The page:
In the last century up to the eighties the main method for communications from ship to shore has been executed with morse telegraphy. Therefore the majority in our education has been training in morse keying, listen to morse telegraphy and write down with a pencil or the typewriter. The first six weeks we had daily some hours training with the typewriter to type quick and save in blind modus.
To learn morse code there are different methods, e.g. the Koch-method and so on.
The schematic system of the morse code is good explained in a Huffman-drawing. I made a flash program therewith for our marine radio exhibition on board the museum ship type “Frieden” in Rostock Schmarl seen left in the first picture. But altogether every method is useless without training, training, training.
It was a hard training time during three years. For listening training we used normally an electronic morse code reader with paper stripes. It could be adjusted to every speed with high precise morse code.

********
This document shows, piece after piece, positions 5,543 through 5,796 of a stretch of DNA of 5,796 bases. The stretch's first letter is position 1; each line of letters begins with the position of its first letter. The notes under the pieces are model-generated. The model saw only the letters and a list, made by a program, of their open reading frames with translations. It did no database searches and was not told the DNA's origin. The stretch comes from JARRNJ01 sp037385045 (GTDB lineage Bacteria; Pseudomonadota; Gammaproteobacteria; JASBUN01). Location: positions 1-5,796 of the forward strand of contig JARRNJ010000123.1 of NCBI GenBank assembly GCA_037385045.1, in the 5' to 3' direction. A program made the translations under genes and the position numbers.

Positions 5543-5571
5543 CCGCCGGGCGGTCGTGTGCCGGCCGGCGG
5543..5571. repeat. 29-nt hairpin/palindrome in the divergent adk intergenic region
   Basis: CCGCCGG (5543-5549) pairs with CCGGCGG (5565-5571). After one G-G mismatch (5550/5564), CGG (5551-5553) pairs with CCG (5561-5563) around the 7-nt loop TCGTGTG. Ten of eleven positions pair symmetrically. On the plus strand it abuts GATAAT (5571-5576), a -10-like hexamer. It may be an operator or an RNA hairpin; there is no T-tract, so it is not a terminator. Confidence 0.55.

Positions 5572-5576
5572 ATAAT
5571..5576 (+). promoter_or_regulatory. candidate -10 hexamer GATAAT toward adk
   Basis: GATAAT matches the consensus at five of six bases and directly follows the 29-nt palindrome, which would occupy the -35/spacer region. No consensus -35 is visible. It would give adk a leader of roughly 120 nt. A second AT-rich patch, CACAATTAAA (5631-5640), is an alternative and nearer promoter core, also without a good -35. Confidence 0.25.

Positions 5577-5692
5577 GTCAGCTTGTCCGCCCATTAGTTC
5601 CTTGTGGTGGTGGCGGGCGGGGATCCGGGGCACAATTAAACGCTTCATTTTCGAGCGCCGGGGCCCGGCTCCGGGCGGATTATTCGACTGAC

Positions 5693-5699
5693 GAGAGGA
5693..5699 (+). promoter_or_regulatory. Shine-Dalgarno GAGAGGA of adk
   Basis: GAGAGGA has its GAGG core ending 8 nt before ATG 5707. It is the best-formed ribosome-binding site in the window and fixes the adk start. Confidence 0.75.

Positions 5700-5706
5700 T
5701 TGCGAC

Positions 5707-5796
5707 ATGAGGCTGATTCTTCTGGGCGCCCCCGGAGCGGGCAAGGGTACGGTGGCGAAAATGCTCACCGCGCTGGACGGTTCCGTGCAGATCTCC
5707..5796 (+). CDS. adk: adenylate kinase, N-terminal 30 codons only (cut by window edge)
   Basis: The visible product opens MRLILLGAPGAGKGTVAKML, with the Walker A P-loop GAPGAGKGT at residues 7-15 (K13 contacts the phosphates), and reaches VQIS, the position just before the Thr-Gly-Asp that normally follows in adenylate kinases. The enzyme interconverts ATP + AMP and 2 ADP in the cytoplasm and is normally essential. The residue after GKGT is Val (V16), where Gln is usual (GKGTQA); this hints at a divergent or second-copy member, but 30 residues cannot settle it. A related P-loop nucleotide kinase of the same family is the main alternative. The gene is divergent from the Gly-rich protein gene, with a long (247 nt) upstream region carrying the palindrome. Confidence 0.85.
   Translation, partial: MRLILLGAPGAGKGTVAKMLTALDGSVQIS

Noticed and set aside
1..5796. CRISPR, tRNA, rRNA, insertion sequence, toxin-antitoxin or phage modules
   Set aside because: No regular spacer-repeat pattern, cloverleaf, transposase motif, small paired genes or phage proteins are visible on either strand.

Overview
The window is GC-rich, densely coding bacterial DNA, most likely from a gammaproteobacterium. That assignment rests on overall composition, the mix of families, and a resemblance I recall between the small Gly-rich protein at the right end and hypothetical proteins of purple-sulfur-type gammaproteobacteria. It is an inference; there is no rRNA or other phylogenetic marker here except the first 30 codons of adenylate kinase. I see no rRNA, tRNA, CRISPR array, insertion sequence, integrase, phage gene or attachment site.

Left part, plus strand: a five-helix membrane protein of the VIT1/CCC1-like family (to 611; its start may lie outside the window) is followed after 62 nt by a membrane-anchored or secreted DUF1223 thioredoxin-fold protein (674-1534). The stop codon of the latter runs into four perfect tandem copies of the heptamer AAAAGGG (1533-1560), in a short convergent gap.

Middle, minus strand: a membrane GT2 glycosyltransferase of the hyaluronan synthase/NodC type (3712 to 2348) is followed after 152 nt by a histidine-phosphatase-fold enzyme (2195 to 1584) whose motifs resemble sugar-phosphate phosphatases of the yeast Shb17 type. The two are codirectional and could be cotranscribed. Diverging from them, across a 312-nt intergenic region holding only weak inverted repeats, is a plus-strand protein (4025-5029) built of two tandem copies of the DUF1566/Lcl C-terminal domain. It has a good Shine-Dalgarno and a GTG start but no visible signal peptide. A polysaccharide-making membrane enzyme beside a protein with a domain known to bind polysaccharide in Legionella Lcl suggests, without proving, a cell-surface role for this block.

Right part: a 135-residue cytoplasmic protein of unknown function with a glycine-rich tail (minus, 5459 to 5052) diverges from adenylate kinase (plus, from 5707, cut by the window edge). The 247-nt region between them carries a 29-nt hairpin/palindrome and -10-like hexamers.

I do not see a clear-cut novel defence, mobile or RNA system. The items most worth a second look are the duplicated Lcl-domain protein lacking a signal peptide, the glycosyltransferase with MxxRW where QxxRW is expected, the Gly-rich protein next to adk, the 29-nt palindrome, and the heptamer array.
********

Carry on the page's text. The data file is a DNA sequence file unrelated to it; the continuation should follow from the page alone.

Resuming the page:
A special highlight was our honoured teacher and good friend, Mr. Walter Wipper with his “Marmor-key”. He used her like Stradivari his violin. Regrettable he died 3 years ago, but he's unforgettable.
To train morse keying we started with mechanical morse keyer with ink writer on paper stripes, awful. After one hour the arms were complete tired and the fingers were blue from ink. And at the end the teacher checked the dashes, dots and the spaces with dividers if they where in exact length.
For the examination after three years to get the second class operators certificate we had to listen plain text with 130 letters per minute writing with typewriter for five minutes, listen mixed groups with 110 letters per minute writing per hand, without any error, and we had to key plain text with a speed from 120 letters and mixed groups with with speed from 110 letters per minute for five minutes.